Noah Webster

October 16
Anniversary of the birth of Noah Webster

from the article by Steve T. Bett

Noah Webster (1758-1843), along with his contemporary Ben Franklin, advocated simplified spelling, championed "American spelling," and added such words as "skunk," "squash," "hickory," "lengthy," and "chowder" to the lexicon.

His early success in 1782 with the blue-backed spelling book earned him a steady income and the wherewithal to devote his life to the first American dictionary, published in 1806. A second enlarged edition with less radical, simplified spellings was published in 1828.

Noah started writing the first American dictionary at the age of 43, which took him over 27 years to write. He felt that Americans in different parts of the country spelled, pronounced, and used words differently but thought that all Americans should speak the same way. He also thought that Americans should not speak and spell just like the English. In a show of patriotism typical of the early years of the new republic of the United States, Webster wanted a dictionary to record the English language as spoken on this side of the Atlantic. This was the angle that permitted Webster to throw in a few streamlined spellings of words and deviate from the standards set by Samuel Johnson in his 1755 dictionary.

Webster wanted the American language to be somewhat uniform, easy, and though he ultimately had to abandon Ben Franklin's idea of changing the spelling of 'tongue' to 'tung' and women to 'wimmen,' the lexicographer prevailed with many simplified spellings that Americans use to this day.

It is thanks to Webster that Americans have 'honor' instead of 'honour,' 'music' instead of 'musick' and 'plow' instead of 'plough.'

He also changed 'theatre' and 'centre' to the more sensible 'theater' and 'center.' Nevertheless, Webster realized that language, no matter how deplored, is irreversible, and that casual street words mingle in everyday conversation and never leave.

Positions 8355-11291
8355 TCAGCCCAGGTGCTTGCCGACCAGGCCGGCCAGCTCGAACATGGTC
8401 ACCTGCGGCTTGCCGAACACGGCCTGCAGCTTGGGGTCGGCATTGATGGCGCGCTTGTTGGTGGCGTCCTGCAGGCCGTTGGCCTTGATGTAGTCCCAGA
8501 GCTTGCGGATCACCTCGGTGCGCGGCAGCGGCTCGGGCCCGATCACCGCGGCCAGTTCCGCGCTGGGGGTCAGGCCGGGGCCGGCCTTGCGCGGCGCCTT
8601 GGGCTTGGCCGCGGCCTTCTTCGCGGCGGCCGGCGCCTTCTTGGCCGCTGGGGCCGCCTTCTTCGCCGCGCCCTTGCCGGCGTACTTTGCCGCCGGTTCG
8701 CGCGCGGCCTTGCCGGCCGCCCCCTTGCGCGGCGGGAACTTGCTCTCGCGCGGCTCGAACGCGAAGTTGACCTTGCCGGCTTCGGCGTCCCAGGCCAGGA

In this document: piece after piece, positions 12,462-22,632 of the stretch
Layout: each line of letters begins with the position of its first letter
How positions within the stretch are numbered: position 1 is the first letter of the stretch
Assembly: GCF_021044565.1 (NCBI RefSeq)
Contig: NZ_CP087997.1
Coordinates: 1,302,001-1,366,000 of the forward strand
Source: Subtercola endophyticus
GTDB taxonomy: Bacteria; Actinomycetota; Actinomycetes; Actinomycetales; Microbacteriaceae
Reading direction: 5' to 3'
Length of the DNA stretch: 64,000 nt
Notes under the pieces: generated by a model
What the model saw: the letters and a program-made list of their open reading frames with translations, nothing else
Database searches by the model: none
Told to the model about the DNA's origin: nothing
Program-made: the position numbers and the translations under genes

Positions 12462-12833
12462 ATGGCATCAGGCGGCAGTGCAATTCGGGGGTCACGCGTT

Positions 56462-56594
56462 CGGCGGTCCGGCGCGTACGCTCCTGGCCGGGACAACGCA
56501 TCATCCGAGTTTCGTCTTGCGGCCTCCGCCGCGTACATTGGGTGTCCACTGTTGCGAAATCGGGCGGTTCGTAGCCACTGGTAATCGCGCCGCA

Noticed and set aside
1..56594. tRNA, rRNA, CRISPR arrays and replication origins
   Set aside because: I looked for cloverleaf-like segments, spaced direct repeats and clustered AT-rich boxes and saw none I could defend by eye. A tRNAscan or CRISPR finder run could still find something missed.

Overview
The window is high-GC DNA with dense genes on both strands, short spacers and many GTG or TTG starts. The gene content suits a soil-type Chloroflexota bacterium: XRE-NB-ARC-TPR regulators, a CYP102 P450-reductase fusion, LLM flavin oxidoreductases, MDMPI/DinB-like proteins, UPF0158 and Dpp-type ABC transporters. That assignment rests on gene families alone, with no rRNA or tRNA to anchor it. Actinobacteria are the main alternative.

Webster worked out a system of diacritics to supply a guide to pronunciation and gave rules for pronunciation, hoping at best to partially standardize American speech, or at least avoid the worst excesses in England of class divisions and incomprehensible regional patois.

In 1828, at the age of 70, Noah had readied the enlarged version of his original dictionary. His dictionary had 70,000 words and he had added, by this time, 12,000 words that had never been previously included in any dictionary of the language. Complete with definitions, it was considered better than Samuel Johnson's 1755 English masterpiece in scope and authority. While highly praised, at $20 it was much too costly for most American households. In 1843, two years before his death, Webster tried a second printing at $15.


Noah Webster was born on October 16, 1758, in Hartford. Noah's was an average colonial family. His father farmed and worked as a weaver. His mother worked at home. Noah and his two brothers, Charles and Abraham, helped their father with the farm work. Noah's sisters, Mercy and Jerusha, worked with their mother to keep house and to make food and clothing for the family.

Few people went to college, but Noah loved to learn so his parents let him go to Yale, Connecticut's only college. He left for New Haven in 1774, when he was 16. Noah's years at Yale coincided with the Revolutionary War, when tough times were causing many food shortages.

Noah graduated in 1778 and wanted to study law, but his parents could not afford to give him more money for school. To earn a living, Noah taught school in Glastonbury, Hartford and West Hartford and then later studied law.

Noah did not like American schools. Sometimes 70 children of all ages were crammed into one-room schoolhouses with no desks, poor books, and untrained teachers. While their books came from England, Noah thought that Americans should learn from American books and so, in 1783, wrote his own textbook: A Grammatical Institute of the English Language. Most people called it the "Blue-backed Speller" because of its blue cover. For 100 years, Noah's book taught children how to read, spell, and pronounce words. It was the most popular American book of its time.

In 1789, Noah married Rebecca Greenleaf. They had eight children. The Websters lived in New Haven, then moved to Amherst, MA where Noah helped to start Amherst College.

In later life, Webster was critical of the politics of self-aggrandizement. He clearly set himself with the founders who believed that if a man was dependent financially on someone, he could not serve the public good, but would only be concerned about his dependent relationship. It was only a man who had no economic interests and sought no economic advantage who could serve well.

Noah accomplished many things in his life. He worked for copyright laws, wrote textbooks, Americanized the English language, and edited magazines. When Noah Webster died in 1843 he was considered an American hero.